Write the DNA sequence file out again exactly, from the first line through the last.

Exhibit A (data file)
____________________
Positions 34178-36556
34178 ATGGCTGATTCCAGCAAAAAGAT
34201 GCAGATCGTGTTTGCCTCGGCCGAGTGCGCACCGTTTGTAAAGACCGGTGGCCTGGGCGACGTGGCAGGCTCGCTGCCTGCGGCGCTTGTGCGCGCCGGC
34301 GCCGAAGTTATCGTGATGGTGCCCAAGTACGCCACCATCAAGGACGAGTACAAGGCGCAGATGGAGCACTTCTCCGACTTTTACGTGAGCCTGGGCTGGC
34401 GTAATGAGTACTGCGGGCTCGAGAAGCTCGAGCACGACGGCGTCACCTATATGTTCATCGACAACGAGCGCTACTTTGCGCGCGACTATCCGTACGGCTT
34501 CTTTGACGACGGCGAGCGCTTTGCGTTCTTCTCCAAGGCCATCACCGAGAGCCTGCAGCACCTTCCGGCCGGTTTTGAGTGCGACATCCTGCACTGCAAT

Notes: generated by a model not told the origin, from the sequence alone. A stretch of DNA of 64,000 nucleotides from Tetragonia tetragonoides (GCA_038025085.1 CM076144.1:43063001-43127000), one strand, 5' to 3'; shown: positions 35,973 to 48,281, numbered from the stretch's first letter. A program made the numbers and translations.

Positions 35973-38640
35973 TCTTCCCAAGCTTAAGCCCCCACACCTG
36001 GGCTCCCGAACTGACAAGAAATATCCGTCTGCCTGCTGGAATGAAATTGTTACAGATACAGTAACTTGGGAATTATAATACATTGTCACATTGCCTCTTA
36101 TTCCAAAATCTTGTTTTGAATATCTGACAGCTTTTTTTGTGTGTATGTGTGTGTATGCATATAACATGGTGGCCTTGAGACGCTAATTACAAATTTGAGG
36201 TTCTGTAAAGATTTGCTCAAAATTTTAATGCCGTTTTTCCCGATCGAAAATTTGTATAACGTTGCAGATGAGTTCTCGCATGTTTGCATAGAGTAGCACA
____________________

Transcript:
Positions 34178-36556
34178 ATGGCTGATTCCAGCAAAAAGAT
34201 GCAGATCGTGTTTGCCTCGGCCGAGTGCGCACCGTTTGTAAAGACCGGTGGCCTGGGCGACGTGGCAGGCTCGCTGCCTGCGGCGCTTGTGCGCGCCGGC
34301 GCCGAAGTTATCGTGATGGTGCCCAAGTACGCCACCATCAAGGACGAGTACAAGGCGCAGATGGAGCACTTCTCCGACTTTTACGTGAGCCTGGGCTGGC
34401 GTAATGAGTACTGCGGGCTCGAGAAGCTCGAGCACGACGGCGTCACCTATATGTTCATCGACAACGAGCGCTACTTTGCGCGCGACTATCCGTACGGCTT
34501 CTTTGACGACGGCGAGCGCTTTGCGTTCTTCTCCAAGGCCATCACCGAGAGCCTGCAGCACCTTCCGGCCGGTTTTGAGTGCGACATCCTGCACTGCAAT

Notes: generated by a model not told the origin, from the sequence alone. A stretch of DNA of 64,000 nucleotides from Tetragonia tetragonoides (GCA_038025085.1 CM076144.1:43063001-43127000), one strand, 5' to 3'; shown: positions 35,973 to 48,281, numbered from the stretch's first letter. A program made the numbers and translations.

Positions 35973-38640
35973 TCTTCCCAAGCTTAAGCCCCCACACCTG
36001 GGCTCCCGAACTGACAAGAAATATCCGTCTGCCTGCTGGAATGAAATTGTTACAGATACAGTAACTTGGGAATTATAATACATTGTCACATTGCCTCTTA
36101 TTCCAAAATCTTGTTTTGAATATCTGACAGCTTTTTTTGTGTGTATGTGTGTGTATGCATATAACATGGTGGCCTTGAGACGCTAATTACAAATTTGAGG
36201 TTCTGTAAAGATTTGCTCAAAATTTTAATGCCGTTTTTCCCGATCGAAAATTTGTATAACGTTGCAGATGAGTTCTCGCATGTTTGCATAGAGTAGCACA